In our last lesson we began our discussion of the carry trade and how forex traders implement this strategy to take advantage of interest rate differences between different countries. In today's lesson we are going to continue our discussion on the carry trade, with a look at the role that leverage plays, as well as some of the things traders look out for when trading this strategy.
As we saw in yesterday's lesson, if a trader buys the NZD/USD currency pair, then as of this lesson, they will earn $15 per contract held past 5pm NY time on Monday, Tuesday, Thursday, and Friday. As we learned in our lesson on rollover in module two of this course, they will earn 3 days worth of rolls or $45 on Wednesday to take into account Saturday and Sunday when the market is closed. This brings the total interest paid for the 7 days in the week to 7 * 15 = $105. As there are 52 weeks in a year if a trader held this position for an entire year and the rollover rate did not change, they would earn (105 * 52) = $5460 in interest from the rollover portion of the trade.
At the current market rate for NZD/USD as of this lesson of .7687 this is an annual return from just the rollover portion of the trade of $5460/$76,870 = 7.1%. This of course makes the large assumptions for simplicity's sake that the exchange rate and rollover rate will remain the same as they are today for the 1 year period that the trader is in the trade.
Now you may be thinking to yourself at this point, "well Dave I was kind of excited about this whole carry trade thing and was seeing how it was so popular until I see a 7.1% return plus all the caveats. To be honest with you this does not get me too excited and I don't really see why this is all that popular."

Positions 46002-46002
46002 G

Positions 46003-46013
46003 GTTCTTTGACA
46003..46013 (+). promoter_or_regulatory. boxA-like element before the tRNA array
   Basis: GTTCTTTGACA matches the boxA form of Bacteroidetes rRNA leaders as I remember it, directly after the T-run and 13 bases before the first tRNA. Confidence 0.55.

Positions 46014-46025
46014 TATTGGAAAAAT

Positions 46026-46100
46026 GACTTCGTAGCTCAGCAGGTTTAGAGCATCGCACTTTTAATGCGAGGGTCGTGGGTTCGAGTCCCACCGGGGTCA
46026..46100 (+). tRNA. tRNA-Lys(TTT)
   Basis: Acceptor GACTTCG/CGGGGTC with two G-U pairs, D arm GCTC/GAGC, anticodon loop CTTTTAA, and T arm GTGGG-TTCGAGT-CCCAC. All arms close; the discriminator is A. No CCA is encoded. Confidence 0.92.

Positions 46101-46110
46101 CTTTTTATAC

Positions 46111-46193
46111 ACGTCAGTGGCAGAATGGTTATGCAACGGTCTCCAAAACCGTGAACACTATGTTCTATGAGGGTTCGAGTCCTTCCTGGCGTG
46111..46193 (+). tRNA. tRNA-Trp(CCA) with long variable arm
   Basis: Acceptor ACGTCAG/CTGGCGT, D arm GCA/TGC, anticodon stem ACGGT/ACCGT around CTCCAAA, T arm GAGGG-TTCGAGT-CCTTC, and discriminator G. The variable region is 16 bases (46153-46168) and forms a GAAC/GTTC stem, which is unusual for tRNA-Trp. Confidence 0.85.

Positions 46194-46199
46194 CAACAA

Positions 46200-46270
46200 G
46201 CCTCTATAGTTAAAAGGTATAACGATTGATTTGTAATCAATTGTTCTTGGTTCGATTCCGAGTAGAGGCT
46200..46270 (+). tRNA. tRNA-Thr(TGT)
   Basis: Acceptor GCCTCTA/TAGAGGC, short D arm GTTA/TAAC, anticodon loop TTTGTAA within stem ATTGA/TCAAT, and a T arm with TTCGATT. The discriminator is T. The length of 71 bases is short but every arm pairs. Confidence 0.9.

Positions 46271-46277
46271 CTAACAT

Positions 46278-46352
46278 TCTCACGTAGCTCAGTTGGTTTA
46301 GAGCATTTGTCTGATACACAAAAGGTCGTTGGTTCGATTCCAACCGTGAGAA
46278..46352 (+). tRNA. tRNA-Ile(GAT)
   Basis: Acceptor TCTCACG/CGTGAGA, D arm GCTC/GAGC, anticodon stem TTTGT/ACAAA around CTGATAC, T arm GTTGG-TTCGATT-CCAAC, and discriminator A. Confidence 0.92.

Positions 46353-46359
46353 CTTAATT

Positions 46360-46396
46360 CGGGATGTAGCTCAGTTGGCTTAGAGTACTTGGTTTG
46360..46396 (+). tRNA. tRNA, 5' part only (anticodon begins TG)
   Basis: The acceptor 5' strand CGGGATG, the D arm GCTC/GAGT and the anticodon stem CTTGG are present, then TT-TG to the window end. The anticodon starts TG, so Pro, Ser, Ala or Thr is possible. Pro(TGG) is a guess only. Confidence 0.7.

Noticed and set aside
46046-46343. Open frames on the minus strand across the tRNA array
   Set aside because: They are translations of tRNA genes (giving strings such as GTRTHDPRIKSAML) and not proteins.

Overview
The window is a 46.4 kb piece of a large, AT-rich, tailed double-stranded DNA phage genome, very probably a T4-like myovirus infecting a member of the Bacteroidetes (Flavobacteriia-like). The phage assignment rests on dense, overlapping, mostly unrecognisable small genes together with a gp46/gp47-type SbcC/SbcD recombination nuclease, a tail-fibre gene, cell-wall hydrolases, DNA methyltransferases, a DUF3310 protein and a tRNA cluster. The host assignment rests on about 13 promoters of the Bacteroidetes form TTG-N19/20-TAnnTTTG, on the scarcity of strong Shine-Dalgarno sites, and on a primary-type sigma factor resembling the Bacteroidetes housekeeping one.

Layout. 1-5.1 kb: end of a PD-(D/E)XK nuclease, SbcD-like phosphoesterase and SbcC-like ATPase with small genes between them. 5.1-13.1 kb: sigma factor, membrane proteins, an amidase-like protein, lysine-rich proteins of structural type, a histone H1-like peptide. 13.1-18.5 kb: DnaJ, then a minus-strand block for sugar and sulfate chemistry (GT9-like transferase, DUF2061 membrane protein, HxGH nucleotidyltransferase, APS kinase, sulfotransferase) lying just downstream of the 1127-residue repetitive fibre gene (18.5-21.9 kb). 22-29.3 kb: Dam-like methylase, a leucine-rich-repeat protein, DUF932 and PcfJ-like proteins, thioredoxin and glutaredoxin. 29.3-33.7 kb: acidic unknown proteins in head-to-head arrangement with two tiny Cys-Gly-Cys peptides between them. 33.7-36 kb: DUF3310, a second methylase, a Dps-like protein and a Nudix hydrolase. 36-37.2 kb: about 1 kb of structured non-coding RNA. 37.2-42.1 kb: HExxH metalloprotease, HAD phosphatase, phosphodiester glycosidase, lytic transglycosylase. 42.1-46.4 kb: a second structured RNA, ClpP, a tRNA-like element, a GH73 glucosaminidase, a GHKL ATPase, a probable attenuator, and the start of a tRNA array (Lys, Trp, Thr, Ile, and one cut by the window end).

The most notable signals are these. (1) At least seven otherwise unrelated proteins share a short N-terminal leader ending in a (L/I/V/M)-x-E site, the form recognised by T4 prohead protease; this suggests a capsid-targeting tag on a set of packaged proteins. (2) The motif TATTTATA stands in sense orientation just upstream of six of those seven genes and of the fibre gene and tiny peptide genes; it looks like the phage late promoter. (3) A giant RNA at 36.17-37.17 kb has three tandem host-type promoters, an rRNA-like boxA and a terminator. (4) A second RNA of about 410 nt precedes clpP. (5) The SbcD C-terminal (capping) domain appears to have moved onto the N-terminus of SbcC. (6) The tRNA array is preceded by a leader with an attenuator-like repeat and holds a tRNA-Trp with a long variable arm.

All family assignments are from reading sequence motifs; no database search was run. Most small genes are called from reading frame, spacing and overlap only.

As some of you may have already realized however, if we were to utilize some of the leverage that is available to us in the forex market as we learned about in module two of this course, then we might be able to take that 7.1% return and juice it up into something a little more interesting. So with this in mind, lets say I leveraged this position 2 to 1, which most traders I think would agree is still pretty conservative.
This would double the return from the rollover portion of the trade to 14.2%, a return that if generated consistently would out perform the long term average return of the US Stock market. Taking this a bit further, if I increased the leverage to a more aggressive 3 to 1, that would put my return from rollover at 21.3%, and if I upped the leverage to an even more aggressive 4 to 1 that would put me at 28.4%, a return that if I consistently generated year after year, would put me among the top traders in the world.
When people first see this many times their initial reaction is one of excitement, which makes them want to jump right into a trade. As with most things however, if making money was this easy then everyone would be a millionaire, so while this is an enticing return, and while there has been a lot of money made by people employing carry trade strategies, there are other things to consider:
1. Exchange Rate Fluctuations which can cause additional profits or wipe out all profits and cause losses on the trade.
2. Changes in Interest Rates which can increase the positive rollover, decrease it, or cause a trader to end up paying for holding the position instead of earning.
3. The Use of Leverage amplifies any gains made on the strategy but also amplifies any loss should the trade begin to work against the trader.
It is how traders deal with these unknowns that separates traders who consistently make money with carry trade strategies from those who do not, a topic which we will discuss in our next lesson.
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Risk Disclosure: Trading forex on margin carries a high level of risk, and may not be suitable for all investors. The high degree of leverage can work against you as well as for you. Before deciding to invest in foreign exchange you should carefully consider your investment objectives, level of experience, and risk appetite. The possibility exists that you could sustain a loss of some or all of your initial investment and therefore you should not invest money that you cannot afford to lose. You should be aware of all the risks associated with foreign exchange trading, and seek advice from an independent financial advisor if you have any doubts.